Dog Food Allergies
Dog food allergies are very common. They account for between 10 to 30% of all allergies seen by veterinarians. They are likely third behind atopy and flea allergies. All breeds and both sexes are affected by food allergies. Most dogs are between 2 to 7 years when they experience food allergies.
The most common sign of food allergies are manifested as skin problems. Recurrent ear infections, hot spots, or scratching. If your dog has reoccurring skin problems, it may have a food allergy. Diarrhea or other GI symptoms can also occur but are not as common as skin problems in dogs with food allergies.
There is no easy quick test to determine if your dog has a food allergy. The only way to definitively diagnosis a food allergy is with a 12 week feeding trial.
The feeding trial consists of feeding a novel protein and a novel carbohydrate. This could anything from duck and potato to venison and rice. The main word being ‘novel’. If your dog has been on venison and rice, then you need to try a diet that does not have venison and rice in it. It has to be something your dog has never eaten before, either in the food, or treats.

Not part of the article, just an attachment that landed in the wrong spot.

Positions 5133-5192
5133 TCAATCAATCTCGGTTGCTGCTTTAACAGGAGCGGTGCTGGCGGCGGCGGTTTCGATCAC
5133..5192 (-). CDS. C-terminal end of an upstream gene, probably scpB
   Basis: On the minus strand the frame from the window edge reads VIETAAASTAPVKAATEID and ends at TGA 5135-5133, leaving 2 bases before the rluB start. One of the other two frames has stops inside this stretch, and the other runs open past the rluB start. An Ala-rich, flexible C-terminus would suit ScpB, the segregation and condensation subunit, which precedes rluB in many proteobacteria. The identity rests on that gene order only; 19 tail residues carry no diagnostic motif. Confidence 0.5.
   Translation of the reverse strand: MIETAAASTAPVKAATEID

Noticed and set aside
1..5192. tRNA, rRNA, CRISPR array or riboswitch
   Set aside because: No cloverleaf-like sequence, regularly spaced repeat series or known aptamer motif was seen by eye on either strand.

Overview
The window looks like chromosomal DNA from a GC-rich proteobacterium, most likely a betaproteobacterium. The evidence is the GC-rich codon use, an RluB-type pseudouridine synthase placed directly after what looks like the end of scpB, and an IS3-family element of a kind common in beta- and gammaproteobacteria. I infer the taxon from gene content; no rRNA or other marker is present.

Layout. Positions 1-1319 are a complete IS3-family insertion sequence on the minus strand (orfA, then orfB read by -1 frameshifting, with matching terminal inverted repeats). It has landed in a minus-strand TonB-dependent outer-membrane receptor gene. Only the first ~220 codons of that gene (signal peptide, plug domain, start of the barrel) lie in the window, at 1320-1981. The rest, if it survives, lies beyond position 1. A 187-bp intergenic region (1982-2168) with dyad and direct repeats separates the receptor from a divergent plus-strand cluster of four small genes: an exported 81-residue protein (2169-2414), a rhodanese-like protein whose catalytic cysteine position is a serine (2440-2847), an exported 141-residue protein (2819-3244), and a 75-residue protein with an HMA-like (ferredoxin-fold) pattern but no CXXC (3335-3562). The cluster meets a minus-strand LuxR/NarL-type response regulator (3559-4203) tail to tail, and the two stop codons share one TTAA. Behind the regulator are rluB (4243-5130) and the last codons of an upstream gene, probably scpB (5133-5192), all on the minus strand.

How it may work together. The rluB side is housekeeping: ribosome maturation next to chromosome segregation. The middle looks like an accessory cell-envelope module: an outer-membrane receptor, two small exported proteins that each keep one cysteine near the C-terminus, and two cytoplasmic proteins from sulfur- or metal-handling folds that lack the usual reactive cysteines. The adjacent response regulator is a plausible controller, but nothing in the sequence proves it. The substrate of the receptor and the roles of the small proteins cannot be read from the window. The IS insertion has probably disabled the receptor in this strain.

There are lots of homemade dog food diets available you could make as well. Ask your vet if they know of some of these if you don’t want to go with other commercial diets available.
Your vet cannot tell what your dog is allergic to just by a physical exam. It is possible the dog is allergic to beef, rice, wheat, or chicken, etc. Almost anything in the diet, the dog could be allergic too. Preservatives and food coloring has not been shown to be a source of allergies though, contrary to what some people say on the internet these days.
A 12 week feeding trial will test your patience, but hang in there because once dog food allergies are correctly diagnosed and treated, the difference you see in your dog will be amazing.